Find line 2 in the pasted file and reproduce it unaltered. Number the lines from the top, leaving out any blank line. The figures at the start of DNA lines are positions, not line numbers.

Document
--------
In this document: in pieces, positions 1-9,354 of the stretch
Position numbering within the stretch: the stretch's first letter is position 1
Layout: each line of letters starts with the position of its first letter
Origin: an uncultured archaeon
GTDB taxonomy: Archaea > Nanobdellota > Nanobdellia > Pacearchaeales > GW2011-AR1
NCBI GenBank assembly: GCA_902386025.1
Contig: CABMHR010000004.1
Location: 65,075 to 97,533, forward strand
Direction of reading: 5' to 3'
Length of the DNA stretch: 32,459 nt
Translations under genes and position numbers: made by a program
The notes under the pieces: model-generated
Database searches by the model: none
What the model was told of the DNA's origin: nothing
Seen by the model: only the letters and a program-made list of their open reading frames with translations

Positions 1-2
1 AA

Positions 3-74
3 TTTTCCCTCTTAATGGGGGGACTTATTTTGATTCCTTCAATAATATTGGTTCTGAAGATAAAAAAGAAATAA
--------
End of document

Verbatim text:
Position numbering within the stretch: the stretch's first letter is position 1